Pop With Music!

Music

Awhile back ago I was looking for an excuse to purchase a pop it fidget toy. Now one might ask, why would I need an excuse? Ha, ha! Well, technically I don’t, but I’m trying really hard not to buy things that will end up just collecting dust later. So I needed to find a bunch of ways I could use one of these popular fidget toys with my students so even when the fad dies down, we can still have some fun. Fast forward, I came up with a bunch and shared in the post, Everybody Pop It Now.

Today I want to focus more about the last idea… Pop with Music! I was laying down daydreaming about ways I can make using a Pop It, making it a musical experience, aside from turning it into a game. It was then when the idea popped into my head that I can compose pieces where students can physically pop their toy. I ended up writing 7 pieces (at that time). My students were popping with excitement to learn and play them.

Pop with Music 

  • Popping Corn 24 Pops! Popping Corn is a right hand only piece in the key of C Major and is considered elementary level. Because the pops add an additional challenge, late elementary students enjoy them as well. Try this one with your students for free!
  • Soda Pop Pop 10 Pops! Soda Pop Pop is in the key of C Major and is considered elementary. Because the pops add an additional challenge, late elementary students enjoy them as well.
  • Skip and Step, Pop! 13 Pops! Skip and Step, Pop is in the key of C Major and is considered elementary. You guessed it, this piece is full of skips and steps. Because the pops add an additional challenge, late elementary students enjoy them as well.

  • Poppin’ the Bass 23 Pops! Poppin’ the Bass is a left hand only piece with syncopated rhythm in the key of C Major and is considered late elementary. Because the pops add an additional challenge, early intermediate students enjoy them as well.
  • Pop Waltz- 9 Pops! Pop Waltz is in the key of C Major and is considered late elementary. Because the pops add an additional challenge, early intermediate students enjoy them as well.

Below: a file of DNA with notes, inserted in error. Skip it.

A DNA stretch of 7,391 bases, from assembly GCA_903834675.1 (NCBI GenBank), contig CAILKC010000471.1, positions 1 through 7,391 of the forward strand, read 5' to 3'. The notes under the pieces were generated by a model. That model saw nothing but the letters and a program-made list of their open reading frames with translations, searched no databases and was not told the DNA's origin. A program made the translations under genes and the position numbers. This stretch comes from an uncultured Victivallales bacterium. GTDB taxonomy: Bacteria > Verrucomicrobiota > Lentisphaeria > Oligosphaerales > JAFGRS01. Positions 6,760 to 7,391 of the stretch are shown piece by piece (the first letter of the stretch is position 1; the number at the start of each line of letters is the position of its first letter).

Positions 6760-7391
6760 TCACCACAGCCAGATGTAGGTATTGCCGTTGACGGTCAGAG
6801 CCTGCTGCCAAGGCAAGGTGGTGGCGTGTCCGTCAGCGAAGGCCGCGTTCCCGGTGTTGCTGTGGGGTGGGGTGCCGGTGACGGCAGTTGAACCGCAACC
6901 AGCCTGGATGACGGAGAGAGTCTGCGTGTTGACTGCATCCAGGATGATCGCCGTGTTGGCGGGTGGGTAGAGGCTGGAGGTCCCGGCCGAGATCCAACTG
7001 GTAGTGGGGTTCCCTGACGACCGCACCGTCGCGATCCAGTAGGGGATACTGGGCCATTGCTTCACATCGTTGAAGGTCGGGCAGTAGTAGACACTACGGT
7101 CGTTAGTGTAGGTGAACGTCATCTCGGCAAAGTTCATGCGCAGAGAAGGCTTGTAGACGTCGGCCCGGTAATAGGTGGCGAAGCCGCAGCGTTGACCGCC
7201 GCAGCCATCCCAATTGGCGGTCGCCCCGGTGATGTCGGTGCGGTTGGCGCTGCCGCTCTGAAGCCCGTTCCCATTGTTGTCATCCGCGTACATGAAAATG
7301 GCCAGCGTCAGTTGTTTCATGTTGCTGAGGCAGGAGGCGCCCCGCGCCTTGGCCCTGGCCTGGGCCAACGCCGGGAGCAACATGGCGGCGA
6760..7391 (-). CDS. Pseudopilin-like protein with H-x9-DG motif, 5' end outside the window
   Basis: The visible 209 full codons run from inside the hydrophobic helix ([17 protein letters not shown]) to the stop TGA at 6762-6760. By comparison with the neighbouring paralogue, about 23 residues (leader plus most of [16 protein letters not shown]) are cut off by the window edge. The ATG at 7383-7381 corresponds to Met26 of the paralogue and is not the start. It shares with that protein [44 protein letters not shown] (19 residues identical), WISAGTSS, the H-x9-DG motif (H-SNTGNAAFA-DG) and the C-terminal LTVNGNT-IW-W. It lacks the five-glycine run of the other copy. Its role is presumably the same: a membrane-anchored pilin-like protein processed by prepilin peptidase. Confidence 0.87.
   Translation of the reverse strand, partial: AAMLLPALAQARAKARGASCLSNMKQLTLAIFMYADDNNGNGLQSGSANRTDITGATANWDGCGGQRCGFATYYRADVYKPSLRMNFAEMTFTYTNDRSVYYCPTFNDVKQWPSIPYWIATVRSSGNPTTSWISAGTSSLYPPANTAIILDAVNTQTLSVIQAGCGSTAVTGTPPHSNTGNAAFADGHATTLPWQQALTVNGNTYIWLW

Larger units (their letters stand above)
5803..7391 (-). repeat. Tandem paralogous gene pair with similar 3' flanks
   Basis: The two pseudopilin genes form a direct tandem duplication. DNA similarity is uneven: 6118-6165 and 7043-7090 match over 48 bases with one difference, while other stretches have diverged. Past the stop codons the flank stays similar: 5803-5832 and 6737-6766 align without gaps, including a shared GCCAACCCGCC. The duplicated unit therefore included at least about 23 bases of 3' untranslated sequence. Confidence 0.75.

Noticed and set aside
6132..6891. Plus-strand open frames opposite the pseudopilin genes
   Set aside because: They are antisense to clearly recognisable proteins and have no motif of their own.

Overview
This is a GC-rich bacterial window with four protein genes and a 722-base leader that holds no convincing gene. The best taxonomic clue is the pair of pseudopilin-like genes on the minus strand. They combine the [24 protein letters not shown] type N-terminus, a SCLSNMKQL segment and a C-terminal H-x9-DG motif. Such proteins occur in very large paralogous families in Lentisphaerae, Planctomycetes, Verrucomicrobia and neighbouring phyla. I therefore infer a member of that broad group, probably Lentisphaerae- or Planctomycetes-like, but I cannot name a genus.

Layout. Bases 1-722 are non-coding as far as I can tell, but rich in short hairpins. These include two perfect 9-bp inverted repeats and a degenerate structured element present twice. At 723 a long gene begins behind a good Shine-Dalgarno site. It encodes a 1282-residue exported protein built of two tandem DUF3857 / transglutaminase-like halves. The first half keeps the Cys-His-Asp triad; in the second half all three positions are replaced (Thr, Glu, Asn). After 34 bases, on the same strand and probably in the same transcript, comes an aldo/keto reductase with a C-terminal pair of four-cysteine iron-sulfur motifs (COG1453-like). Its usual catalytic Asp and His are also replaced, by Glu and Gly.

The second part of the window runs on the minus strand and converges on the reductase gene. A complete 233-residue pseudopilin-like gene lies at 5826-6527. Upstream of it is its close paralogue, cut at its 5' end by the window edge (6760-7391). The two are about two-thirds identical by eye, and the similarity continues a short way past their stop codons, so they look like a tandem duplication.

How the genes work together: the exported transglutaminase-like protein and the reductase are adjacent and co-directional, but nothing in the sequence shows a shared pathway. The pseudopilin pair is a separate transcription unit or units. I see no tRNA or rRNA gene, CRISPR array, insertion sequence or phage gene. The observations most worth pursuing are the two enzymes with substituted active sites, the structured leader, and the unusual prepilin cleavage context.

• Pop It Like It’s Hot! 8 Pops! Pop It Like It’s Hot is in the key of G Major and is considered late elementary. The left hand has a repeating bass pattern full of octaves. Because the pops add an additional challenge, early intermediate students enjoy them as well.

  • Everybody Pop It Now- 15 Pops! Everybody Pop it Now is in the key of F Major and is considered late elementary. Because the pops add an additional challenge, early intermediate students enjoy them as well.
Find any of the Pop with Music sheet music by clicking one of the graphics below. 

Funny Story

Students get so excited that they can bring a pop it toy they have from home to piano. One of my students got in a little bit of trouble at school when his pop it peaked out of his piano bag. No pop its allowed in the classroom, she reminded him. But it’s for piano lessons! Ha, ha! Can you imagine? In the end, she believed his story and reminded him that it needed to stay tucked deep in his piano bag. Phew! Crisis averted!

Pop with Music Holidays

With the holidays approaching, I decided I wanted to give pop its for their Christmas gift along with a brand new holiday Pop with Music piece to play. I wrote 6 new holiday themed pieces. 3 in the more elementary level and 3 in the early intermediate level. 2 of them don’t even have to be during the holidays. Keep in mind, the “Pop with Music” pieces are a little more challenging than they look because of the added element of the pop! But that is what makes these pieces all the more fun!

Elementary Level-

  • Jingle Pop 14 Pops! Who can hear the ringing and popping in this new Pop with Music piece, Jingle Pop? You may easily guess the inspiration for this piece from the title, but the melody will take you in a different direction. This piece will be a fun favorite for the elementary level.